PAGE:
SOS Children's Village Tela has actively contributed to the protection and support of vulnerable children and young people in the region since the late 1970s. In one of Latin America's poorest countries, tens of thousands of children face neglect, abuse and precarious socioeconomic conditions as they grow up.
What we do in Tela
SOS Children's Village Tela comprises 14 SOS families where children can find a loving home. They live with their sisters and brothers under the care of the SOS mothers.
In our SOS Youth Programme, young people can live in shared accommodation while they attend a vocational training course or go on to higher education. We make higher education more accessible to children who used to live in one of the SOS families by offering a scholarship programme.
Young lives marked by violence and lack of care
The town of Tela is located on the Northern Caribbean coast of Honduras. The SOS Children's Village lies just about four km outside of Tela's city centre. In Honduras, children under the age of 15 represent nearly 40 per cent of the country's population. However, the socioeconomic conditions that many of them face as they grow up are precarious. A lack of family support and protection, poor housing, no access to medical services and gang violence mark the every-day lives of tens of thousands of young hondureños.
SOS Children's Village Tela was founded after Hurricane Fifi had caused massive destruction in and around Tela, leaving 5,000 people dead and an additional 60,000 without a home. As a result of the natural disaster, many children lost their parents. Our organisation set up provisional shelters to help the people in need and later decided to make a long-term effort by implementing SOS Children's Village Tela.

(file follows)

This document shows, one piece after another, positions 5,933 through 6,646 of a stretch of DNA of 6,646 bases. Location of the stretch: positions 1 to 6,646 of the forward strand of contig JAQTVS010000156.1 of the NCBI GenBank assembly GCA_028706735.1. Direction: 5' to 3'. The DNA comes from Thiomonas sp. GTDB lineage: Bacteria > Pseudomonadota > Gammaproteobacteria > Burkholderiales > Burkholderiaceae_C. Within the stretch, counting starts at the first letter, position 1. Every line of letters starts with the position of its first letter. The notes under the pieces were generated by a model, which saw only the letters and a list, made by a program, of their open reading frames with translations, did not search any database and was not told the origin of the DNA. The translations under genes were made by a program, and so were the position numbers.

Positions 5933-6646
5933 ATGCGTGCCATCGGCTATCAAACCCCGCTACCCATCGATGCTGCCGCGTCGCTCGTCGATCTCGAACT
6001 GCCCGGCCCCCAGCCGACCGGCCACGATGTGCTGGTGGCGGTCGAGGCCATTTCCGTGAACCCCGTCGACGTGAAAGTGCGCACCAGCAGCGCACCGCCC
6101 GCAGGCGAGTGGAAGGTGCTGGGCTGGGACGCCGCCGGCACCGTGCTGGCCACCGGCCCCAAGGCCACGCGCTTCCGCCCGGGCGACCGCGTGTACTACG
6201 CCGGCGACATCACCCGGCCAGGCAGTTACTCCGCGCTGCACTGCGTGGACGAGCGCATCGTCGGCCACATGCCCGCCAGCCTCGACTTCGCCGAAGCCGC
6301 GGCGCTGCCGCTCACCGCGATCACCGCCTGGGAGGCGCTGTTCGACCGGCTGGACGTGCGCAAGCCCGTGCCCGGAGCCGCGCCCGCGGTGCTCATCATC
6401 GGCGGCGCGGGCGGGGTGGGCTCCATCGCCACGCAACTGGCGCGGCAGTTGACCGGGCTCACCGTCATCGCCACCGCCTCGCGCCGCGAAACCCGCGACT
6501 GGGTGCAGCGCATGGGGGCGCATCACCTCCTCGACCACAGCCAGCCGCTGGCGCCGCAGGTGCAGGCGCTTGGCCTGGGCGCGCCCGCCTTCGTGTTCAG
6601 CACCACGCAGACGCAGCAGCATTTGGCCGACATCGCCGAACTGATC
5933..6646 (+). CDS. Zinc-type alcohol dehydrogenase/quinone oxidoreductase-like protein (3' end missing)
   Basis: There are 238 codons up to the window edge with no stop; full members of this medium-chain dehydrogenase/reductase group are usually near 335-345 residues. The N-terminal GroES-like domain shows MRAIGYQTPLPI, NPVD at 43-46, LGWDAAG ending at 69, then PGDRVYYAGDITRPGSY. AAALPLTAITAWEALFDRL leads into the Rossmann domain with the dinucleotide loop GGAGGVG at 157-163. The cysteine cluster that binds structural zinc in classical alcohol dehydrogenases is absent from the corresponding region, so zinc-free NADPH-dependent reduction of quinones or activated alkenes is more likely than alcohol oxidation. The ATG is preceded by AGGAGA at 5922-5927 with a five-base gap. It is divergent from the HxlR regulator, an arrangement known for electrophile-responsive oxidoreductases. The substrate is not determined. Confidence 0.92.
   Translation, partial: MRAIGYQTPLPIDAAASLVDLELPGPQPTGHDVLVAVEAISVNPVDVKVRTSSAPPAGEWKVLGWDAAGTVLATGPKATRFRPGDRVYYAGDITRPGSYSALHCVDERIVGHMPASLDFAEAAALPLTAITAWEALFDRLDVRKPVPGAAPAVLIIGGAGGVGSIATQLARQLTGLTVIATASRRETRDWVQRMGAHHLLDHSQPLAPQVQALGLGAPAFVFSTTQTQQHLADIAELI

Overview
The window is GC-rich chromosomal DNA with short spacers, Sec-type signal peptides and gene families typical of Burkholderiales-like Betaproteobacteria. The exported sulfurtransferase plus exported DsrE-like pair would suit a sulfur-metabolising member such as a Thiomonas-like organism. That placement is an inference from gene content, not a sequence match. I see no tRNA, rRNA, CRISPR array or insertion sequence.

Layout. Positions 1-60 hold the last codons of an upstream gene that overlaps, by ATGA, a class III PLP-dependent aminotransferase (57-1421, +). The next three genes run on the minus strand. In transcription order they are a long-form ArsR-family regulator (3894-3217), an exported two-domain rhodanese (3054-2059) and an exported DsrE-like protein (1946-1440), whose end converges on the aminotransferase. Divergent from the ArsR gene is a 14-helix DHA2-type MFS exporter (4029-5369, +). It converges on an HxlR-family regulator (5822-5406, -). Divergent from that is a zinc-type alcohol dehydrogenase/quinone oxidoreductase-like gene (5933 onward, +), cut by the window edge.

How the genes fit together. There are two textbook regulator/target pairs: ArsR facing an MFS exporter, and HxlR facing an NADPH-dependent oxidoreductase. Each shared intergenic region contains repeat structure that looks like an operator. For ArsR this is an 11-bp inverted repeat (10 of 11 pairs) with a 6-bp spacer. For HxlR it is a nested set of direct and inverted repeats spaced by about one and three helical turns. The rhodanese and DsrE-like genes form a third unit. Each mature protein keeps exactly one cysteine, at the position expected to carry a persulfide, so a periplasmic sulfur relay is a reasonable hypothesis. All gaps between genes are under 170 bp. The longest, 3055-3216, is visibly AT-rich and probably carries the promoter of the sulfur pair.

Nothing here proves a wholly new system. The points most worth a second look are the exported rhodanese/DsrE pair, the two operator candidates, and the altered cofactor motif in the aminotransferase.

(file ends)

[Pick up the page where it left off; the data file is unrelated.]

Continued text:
All over Honduras, 150,000 children grow up without parental care. Organised gangs known as "maras" recruit children and youngsters from poor, socially disadvantaged families. As the average age of new gang recruits is falling dramatically, very young children are more vulnerable to being recruited than ever before. Once a child forms part of a gang, he or she usually enters a vicious cycle of poverty, crime and drugs that is hard to break once the child becomes an adult.
Child labour also remains a widespread phenomenon both in rural and urban Honduras. In order to survive, children in the region work in agriculture, beg, sell merchandise or shine shoes. Most of them are deprived of a decent education that would eventually provide them with better opportunities to stop the vicious spiral of poverty later in life.
Crippling poverty in the Honduran Caribbean makes our work in the region indispensable
The Caribbean Coast of Honduras remains marked by high levels of poverty and bad infrastructure. Although the Honduran government has implemented a number of projects to help vulnerable children in Northern Honduras, a great need for long-term alternative care remains. In Tela, many orphaned children live in poverty. Children at an early age head households and are responsible for their younger siblings. Instead of attending school, these children have to work in order to raise the family income. Via our programmes, we have been helping the children of Tela to lead a dignified life.